Posted in General Legal Tips on 29 October 2014

A Will forces us to confront our mortality like no other document.  Procrastination and unwillingness to accept death as part of life are common reasons for not having a Will.

All adults of sound disposing mind can and should make a Will and we at Cantillons Solicitors strongly advise all clients to do so.  It is something that should be thought about and planned for by all.  A Will is relevant to every person who has responsibilities as well as assets.

We at Cantillons Solicitors, in addition to encouraging clients to make a Will also encourage clients to review their Wills.  This is particularly important as life circumstances change and particularly for those with tax planning needs.

When a person dies without leaving a valid Will the order of entitlement to extract a Grant of Administration is governed by law.

Put at its simplest if you die without a Will, you not only lose control over the distribution of your assets but also of who is responsible for the administration.

It is therefore not uncommon in Intestacy situations that the devolution is completely contrary to what the deceased would have wished for and the most unsuitable person may assume the role of personal representative.

Our job at Cantillons Solicitors is to put your wishes into a valid Will and to advise you on the tax considerations and estate planning that are relevant.

A Will allows you to provide for the devolution of your property as you wish.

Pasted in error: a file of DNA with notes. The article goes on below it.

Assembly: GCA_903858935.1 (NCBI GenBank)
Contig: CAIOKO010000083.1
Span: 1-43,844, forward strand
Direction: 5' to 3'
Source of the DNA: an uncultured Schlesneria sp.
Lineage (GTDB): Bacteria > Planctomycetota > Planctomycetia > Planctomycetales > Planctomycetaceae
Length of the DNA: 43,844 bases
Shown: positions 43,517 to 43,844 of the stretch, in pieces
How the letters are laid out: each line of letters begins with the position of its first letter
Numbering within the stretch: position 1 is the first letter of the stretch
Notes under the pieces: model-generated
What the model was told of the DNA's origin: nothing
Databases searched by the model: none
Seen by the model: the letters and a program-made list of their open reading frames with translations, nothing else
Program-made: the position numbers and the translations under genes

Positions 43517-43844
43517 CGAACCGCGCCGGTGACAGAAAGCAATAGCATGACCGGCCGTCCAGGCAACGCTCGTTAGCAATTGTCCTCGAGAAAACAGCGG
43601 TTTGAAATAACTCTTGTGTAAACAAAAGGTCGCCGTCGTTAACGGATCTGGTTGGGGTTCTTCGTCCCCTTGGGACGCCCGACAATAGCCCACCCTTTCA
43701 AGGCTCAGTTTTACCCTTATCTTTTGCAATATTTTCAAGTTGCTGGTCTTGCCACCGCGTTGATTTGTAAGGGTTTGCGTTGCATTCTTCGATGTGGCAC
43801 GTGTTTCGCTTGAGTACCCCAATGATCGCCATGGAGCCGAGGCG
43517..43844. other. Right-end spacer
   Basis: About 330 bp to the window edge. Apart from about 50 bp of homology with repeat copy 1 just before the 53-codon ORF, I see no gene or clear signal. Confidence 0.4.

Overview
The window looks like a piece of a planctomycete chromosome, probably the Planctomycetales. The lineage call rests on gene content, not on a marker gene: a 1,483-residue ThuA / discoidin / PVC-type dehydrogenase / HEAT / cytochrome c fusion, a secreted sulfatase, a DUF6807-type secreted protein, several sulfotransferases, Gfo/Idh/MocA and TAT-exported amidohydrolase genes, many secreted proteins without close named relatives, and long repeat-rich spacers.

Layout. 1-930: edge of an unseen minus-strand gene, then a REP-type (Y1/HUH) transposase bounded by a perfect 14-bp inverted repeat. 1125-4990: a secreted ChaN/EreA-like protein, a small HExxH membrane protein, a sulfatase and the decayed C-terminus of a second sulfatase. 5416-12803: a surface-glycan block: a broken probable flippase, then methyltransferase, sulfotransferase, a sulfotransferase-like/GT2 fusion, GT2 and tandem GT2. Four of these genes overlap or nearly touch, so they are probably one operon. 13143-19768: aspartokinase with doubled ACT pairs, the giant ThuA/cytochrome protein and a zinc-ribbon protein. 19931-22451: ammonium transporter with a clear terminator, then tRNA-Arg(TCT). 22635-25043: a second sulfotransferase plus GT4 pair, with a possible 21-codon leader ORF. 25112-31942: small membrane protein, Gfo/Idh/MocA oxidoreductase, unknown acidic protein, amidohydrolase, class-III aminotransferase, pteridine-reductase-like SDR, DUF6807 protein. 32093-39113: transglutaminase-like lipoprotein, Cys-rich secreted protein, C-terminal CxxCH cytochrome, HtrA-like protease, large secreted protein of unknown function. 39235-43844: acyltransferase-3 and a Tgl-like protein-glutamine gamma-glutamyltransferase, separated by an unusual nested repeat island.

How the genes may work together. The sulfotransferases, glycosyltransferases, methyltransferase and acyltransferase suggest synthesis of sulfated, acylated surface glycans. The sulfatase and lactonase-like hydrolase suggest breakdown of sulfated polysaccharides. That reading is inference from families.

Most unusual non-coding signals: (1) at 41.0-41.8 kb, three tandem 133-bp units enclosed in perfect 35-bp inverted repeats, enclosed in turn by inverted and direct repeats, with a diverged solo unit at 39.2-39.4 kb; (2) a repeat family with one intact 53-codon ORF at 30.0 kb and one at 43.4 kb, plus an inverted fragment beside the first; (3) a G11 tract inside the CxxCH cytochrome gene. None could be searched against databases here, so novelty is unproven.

WHAT HAPPENS IF YOU DIE HAVING MADE A WILL?

If you have made Will you are called a Testator/Testatrix.  A person who dies having made a valid Will is said to have died testate. If you die testate then all your possessions will be distributed in the way you set out in your Will.

It is the job of the Executor you named in your Will to make sure this happens.

An Executor can be a beneficiary under your Will.

After you die your Executor has to deal with your Estate by gathering together all your assets and paying any debts you owe and then distributing what is left to the people who are entitled. To this end permission is usually required from the Probate office for the area in which you lived at the time of your death.  Permission comes in the form of a document called a Grant of Probate.


Contact us at Cantillons Solicitors at +353 (0)21 -4275673 or info@cantillons.com if you would like more information.

* In contentious business, a solicitor may not calculate fees or other charges as a percentage of any award or settlement.


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